Yoo Gong leads the cast as Seok Woo the uptight father of Soo-an, a man who does not have time for his family as he is too focused on his job. Gong is strong in the role and obviously has fun with the action elements of the film. Soo-an Kim’s character feels more like a plot point and motivation for Seok Woo for most of the film, but she has some truly wonderful moments during the final act of the film, which show off her skills as a young actress. The rest of the cast features Yu-mi Jeong, Dong-seok Ma, Woo-sik Choi, Sohee and Eui-sung Kim.
Sang-ho Yeon’s screenplay follows the zombie movie conventions we have come to expect from the genre, but the addition of the train makes the film feel more urgent and frightening. The carriages in the train provide safe harbour or rooms of death, and it is as the characters make their way through the train that their fate is sealed. The screenplay also sheds a light on the arrogance of some of the characters, as they would rather throw others to the wolves than take the risk of falling foul of their humanity. There are times when the story seems to run out of steam, but there are some of the most thrilling and heartbreaking zombie transformations ever seen on screen in ‘Train to Busan’.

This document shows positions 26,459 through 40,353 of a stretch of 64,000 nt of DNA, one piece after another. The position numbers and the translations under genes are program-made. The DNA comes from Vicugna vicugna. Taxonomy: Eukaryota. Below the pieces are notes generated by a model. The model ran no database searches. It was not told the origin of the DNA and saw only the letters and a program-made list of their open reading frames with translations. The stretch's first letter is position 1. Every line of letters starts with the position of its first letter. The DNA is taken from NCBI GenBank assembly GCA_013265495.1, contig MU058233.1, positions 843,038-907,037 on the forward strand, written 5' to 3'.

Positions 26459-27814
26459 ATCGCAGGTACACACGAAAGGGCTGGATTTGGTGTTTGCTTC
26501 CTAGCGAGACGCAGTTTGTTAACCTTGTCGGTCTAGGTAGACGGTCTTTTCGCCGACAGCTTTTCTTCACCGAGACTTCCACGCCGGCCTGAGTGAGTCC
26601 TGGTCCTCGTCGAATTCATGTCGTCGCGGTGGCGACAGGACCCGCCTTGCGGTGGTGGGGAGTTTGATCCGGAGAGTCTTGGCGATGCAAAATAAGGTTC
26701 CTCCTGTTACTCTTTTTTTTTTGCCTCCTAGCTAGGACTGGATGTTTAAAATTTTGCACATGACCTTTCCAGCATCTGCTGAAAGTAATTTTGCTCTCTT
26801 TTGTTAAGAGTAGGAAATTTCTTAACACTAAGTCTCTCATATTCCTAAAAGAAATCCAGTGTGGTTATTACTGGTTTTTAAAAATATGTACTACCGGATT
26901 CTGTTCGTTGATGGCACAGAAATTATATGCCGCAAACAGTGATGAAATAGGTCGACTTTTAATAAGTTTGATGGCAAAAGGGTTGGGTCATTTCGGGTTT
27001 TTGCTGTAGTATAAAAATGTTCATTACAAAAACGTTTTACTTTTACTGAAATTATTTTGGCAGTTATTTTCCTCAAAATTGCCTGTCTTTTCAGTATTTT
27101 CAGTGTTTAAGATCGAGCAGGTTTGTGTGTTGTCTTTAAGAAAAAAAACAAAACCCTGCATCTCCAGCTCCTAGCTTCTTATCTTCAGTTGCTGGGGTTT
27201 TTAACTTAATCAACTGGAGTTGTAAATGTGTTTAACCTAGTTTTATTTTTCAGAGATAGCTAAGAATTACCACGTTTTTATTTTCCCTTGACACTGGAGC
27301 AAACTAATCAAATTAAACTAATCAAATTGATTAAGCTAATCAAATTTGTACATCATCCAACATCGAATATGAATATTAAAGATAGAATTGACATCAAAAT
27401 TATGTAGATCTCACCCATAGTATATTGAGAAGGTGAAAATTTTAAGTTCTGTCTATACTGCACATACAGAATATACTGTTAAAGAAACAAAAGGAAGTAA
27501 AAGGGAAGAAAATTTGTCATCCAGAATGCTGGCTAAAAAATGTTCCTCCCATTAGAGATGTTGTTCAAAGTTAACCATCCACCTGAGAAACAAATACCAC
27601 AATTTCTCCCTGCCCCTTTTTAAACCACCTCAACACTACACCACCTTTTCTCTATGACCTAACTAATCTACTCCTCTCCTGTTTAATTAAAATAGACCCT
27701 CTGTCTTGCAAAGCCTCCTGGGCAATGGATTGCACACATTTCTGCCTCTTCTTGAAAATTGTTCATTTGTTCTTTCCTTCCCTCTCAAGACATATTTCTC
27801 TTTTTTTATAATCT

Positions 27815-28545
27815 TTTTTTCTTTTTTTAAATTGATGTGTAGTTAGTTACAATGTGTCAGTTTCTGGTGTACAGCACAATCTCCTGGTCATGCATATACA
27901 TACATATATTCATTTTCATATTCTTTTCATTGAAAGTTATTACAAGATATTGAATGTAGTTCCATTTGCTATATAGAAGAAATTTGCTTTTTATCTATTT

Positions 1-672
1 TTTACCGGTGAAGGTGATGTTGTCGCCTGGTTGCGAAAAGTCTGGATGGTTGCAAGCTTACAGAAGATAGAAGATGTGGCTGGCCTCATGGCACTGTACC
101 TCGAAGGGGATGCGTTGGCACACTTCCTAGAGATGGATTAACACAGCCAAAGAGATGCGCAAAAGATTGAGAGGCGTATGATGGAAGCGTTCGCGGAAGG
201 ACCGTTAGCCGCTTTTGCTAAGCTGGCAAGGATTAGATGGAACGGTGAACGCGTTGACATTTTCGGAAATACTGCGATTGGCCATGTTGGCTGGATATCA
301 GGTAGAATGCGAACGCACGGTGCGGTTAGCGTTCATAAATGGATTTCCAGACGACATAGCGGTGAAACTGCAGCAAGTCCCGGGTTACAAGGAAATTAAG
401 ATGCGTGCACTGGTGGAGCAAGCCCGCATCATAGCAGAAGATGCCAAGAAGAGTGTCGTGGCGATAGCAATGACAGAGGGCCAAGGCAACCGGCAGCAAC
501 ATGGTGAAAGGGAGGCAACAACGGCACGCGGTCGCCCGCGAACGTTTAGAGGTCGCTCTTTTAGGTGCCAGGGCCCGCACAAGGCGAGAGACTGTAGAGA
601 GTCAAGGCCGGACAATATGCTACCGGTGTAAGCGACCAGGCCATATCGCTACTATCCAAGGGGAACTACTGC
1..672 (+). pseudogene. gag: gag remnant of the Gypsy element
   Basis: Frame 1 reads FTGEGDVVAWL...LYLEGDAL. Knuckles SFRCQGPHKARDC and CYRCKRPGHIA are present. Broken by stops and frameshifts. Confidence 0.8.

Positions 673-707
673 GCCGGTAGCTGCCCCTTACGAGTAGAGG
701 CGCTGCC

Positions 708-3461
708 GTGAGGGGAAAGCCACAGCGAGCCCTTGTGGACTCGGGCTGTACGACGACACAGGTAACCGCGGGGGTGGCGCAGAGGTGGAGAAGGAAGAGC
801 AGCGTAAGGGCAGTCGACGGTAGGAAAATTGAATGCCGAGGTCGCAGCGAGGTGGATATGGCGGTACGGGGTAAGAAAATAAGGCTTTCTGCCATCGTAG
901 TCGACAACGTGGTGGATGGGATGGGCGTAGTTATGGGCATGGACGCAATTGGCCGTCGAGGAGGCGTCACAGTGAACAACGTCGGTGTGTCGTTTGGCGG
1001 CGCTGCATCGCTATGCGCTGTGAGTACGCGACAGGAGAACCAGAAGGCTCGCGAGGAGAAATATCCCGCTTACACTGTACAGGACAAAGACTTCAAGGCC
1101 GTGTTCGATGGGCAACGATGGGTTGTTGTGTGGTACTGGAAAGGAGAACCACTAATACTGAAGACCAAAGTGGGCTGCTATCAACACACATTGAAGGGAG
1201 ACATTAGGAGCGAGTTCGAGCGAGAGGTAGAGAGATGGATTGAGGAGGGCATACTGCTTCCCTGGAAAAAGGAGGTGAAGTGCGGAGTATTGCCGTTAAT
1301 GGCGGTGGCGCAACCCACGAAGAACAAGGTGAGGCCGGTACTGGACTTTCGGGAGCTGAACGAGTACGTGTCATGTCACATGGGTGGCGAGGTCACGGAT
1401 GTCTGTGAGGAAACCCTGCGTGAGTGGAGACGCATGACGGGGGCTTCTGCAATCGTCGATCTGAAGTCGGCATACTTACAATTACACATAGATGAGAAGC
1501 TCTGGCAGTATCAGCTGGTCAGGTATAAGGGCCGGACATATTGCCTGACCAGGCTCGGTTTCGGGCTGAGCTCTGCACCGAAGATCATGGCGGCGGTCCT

As director Sang-ho Yeon keeps the action going for most of the film, starting the zombie outbreak early, and without pages and pages of dialogue explaining what happened. We are as much trapped on the train as the characters are, and it is in their race to survive that the thrills of the film come clear. There are times when the story stumbles slightly, particularly in the final act, where things begin to feel rather drawn out and slow. The set pieces are thrilling and fast paced, and these are some of the most terrifying zombies we have seen on the big screen since ’28 Days Later’; fast and focused.